• II.
    Dehydration occurs quickly no matter how well one is acclimatized to the heat. The average person loses between one and two quarts of fluid an hour in perspiration during heavy exertion and hot weather. The only way to replace the loss and help the body continue to cool itself is to drink non caffeinated, nonalcoholic fluids; water is best. More specifically, frequently drink small quantities of water throughout the entire work shift. A minimum of one quart or four eight-ounce cups per hour is recommended. Don’t wait until you are thirsty to drink water. Being thirsty is not a good signal for the need to hydrate. Drink water both before and afterwork and while on breaks.
  • III.
    Cool Down Rest Requirement
    All employees are allowed and encouraged to take a preventative cool-down rest in the shaded area to protect themselves when needed.
  • IV.
    When the outdoor temperature in the work area exceeds 80F or 26.7C, there should be always one or more areas with shade at all times while employees are present.
  • V.
    Recommended Precautions
    • Wear long-sleeved shirt, pants, and UV sunglasses
    • Wear a wide brim hat that covers the ear and neck
    • Use sunscreen or sunblock and reapply as needed
    • Eat light meals. Hot, heavy meals add heat to the body

Access to First Aid and Emergency Medical Services

An employee exhibiting signs or symptoms of heat illness shall be monitored and shall not be left alone or sent home without being offered onsite first aid and/or being provided with emergency medical services as needed.

Report all heat illness-related cases to First Aid immediately, for other more severe heat illnesses, such as heat stroke, appropriate evaluation and escalation of medical services will be determined by medical staff only.

Emergency Response Contact

In the event of a heat-related illness emergency, contact First Aid or call the emergency line 818-954-3333 immediately.

WB Security and Fire will provide clear and concise directions for emergency medical services.

Emergency Response Procedures

  • Make sure that effective communication is maintained so that employees can contact a supervisor or emergency medical services when necessary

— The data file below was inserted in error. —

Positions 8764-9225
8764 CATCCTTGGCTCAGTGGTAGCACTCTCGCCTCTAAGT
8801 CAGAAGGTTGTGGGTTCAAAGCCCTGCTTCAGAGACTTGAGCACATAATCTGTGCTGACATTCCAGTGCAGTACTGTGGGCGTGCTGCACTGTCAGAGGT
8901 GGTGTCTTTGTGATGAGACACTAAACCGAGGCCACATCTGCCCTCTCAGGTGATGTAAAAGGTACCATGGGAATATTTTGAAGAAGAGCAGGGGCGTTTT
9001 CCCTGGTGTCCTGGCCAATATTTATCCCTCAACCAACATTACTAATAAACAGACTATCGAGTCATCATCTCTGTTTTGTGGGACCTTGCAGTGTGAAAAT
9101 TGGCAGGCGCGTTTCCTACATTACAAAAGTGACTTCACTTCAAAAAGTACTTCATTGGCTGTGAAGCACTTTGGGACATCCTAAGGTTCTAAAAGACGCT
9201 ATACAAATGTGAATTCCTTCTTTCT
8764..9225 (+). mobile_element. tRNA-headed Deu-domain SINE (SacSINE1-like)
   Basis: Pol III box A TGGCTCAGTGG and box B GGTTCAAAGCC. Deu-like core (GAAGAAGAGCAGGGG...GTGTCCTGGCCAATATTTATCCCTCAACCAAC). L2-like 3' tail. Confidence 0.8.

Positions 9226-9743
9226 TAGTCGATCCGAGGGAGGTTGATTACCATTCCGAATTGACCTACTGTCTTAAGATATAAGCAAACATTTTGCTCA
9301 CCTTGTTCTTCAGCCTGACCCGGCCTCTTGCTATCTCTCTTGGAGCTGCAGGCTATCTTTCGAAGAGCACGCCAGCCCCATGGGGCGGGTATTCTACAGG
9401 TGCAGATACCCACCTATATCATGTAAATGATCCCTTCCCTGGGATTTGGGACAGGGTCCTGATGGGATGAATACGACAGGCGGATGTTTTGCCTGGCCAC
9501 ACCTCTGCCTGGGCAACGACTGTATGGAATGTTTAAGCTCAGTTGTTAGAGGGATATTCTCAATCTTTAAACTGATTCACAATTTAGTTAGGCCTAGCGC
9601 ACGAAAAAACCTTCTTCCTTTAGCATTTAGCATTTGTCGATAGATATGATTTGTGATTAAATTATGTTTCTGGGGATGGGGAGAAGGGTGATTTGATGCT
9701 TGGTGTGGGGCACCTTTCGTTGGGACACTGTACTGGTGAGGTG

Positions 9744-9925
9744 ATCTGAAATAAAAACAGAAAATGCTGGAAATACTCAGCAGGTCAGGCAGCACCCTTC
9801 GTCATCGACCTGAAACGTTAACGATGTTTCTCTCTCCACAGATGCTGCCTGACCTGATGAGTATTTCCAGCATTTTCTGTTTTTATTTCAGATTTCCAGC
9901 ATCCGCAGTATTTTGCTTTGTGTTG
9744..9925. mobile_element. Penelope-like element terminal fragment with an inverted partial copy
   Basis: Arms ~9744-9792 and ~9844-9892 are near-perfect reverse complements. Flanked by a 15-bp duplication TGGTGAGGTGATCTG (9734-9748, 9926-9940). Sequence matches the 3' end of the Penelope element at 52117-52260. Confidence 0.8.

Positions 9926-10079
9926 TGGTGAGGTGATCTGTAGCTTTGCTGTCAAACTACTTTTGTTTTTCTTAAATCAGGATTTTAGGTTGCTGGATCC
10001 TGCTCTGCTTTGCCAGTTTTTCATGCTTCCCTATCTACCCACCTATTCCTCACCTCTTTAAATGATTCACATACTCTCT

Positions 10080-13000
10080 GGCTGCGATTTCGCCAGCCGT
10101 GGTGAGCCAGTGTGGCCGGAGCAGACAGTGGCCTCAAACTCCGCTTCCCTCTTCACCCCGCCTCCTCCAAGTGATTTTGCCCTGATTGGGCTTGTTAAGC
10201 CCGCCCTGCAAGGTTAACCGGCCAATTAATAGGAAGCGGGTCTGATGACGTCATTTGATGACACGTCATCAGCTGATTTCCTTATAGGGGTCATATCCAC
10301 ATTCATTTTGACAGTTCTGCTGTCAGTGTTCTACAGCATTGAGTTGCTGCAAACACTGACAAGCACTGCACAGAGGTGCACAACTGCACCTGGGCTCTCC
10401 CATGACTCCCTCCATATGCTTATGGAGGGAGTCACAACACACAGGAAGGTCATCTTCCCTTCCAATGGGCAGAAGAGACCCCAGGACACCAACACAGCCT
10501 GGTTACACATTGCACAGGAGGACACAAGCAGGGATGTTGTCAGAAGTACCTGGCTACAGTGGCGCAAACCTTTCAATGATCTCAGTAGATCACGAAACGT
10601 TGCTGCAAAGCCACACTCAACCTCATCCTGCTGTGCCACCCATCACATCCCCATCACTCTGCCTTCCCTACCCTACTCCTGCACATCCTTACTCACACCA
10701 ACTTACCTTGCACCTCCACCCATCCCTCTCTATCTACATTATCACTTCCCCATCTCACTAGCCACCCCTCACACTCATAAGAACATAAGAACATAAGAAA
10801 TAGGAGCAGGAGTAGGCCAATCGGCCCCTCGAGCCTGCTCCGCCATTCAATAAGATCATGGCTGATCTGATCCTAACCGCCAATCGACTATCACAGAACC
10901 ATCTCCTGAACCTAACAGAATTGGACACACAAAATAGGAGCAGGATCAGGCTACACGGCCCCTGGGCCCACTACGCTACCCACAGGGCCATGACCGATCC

• Respond to signs and symptoms of heat illness, including first aid measures and how emergency medical services will be provided
  • Contact emergency medical services or transport employees to a place where they can be reached by a medical provider
  • Make sure that clear and precise directions to the worksite can be provided

Personal Protective Equipment and Supplies

During regular business hours, all employees can access Bldg. 47 (Paint Store) for electolyte packets, cool ties, sun hats, and sunscreen lotion free of charge. All WBSO supervisors are encouraged to stock up on supplies in their break rooms and parties.

This website and the information contained in the Injury & Illness Prevention Program (IIPP) are intended and authorized for the use of employees of this Company only; they are not intended for, nor should they be used by, the general public or any third parties. If you have not been expressly directed to this site by the Warner Bros. Studio Operations Department of Safety & Environmental Affairs, you are not authorized to use this website and you must exit now. The IIPP is a general outline of safe work practices to be used as a guideline for our productions to provide a safe work environment for our employees. Because each particular work situation is different, these IIPP guidelines are intended to be used in conjunction with consulting the appropriate production supervisors and seeking the assistance of our Production Safety personnel. The information contained in this IIPP is not a legal interpretation of any federal, state or local regulations, laws or standards. No warranty is made about any of the contents of this website.